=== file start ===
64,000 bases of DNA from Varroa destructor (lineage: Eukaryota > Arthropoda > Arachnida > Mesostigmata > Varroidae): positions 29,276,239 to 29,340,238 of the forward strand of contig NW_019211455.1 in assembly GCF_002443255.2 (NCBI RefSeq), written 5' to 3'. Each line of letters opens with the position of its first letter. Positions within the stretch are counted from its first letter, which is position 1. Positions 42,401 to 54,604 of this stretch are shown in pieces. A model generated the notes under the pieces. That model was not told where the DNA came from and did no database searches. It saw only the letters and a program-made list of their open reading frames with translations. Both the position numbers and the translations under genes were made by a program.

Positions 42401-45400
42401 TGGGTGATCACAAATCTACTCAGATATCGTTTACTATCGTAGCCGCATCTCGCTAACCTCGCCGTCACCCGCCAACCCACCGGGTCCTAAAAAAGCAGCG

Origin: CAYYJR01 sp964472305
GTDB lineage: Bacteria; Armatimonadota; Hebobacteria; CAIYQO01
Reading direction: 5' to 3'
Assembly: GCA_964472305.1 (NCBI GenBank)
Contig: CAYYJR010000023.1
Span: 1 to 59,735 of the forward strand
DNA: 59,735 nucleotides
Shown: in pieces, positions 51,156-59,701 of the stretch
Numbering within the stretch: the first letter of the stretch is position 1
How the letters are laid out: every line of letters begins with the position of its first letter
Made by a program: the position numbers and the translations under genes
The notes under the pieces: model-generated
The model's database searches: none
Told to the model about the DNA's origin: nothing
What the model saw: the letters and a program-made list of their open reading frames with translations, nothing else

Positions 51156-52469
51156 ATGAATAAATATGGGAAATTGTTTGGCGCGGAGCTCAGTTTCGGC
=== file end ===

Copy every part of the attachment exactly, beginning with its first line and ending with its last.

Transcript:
64,000 bases of DNA from Varroa destructor (lineage: Eukaryota > Arthropoda > Arachnida > Mesostigmata > Varroidae): positions 29,276,239 to 29,340,238 of the forward strand of contig NW_019211455.1 in assembly GCF_002443255.2 (NCBI RefSeq), written 5' to 3'. Each line of letters opens with the position of its first letter. Positions within the stretch are counted from its first letter, which is position 1. Positions 42,401 to 54,604 of this stretch are shown in pieces. A model generated the notes under the pieces. That model was not told where the DNA came from and did no database searches. It saw only the letters and a program-made list of their open reading frames with translations. Both the position numbers and the translations under genes were made by a program.

Positions 42401-45400
42401 TGGGTGATCACAAATCTACTCAGATATCGTTTACTATCGTAGCCGCATCTCGCTAACCTCGCCGTCACCCGCCAACCCACCGGGTCCTAAAAAAGCAGCG

Origin: CAYYJR01 sp964472305
GTDB lineage: Bacteria; Armatimonadota; Hebobacteria; CAIYQO01
Reading direction: 5' to 3'
Assembly: GCA_964472305.1 (NCBI GenBank)
Contig: CAYYJR010000023.1
Span: 1 to 59,735 of the forward strand
DNA: 59,735 nucleotides
Shown: in pieces, positions 51,156-59,701 of the stretch
Numbering within the stretch: the first letter of the stretch is position 1
How the letters are laid out: every line of letters begins with the position of its first letter
Made by a program: the position numbers and the translations under genes
The notes under the pieces: model-generated
The model's database searches: none
Told to the model about the DNA's origin: nothing
What the model saw: the letters and a program-made list of their open reading frames with translations, nothing else

Positions 51156-52469
51156 ATGAATAAATATGGGAAATTGTTTGGCGCGGAGCTCAGTTTCGGC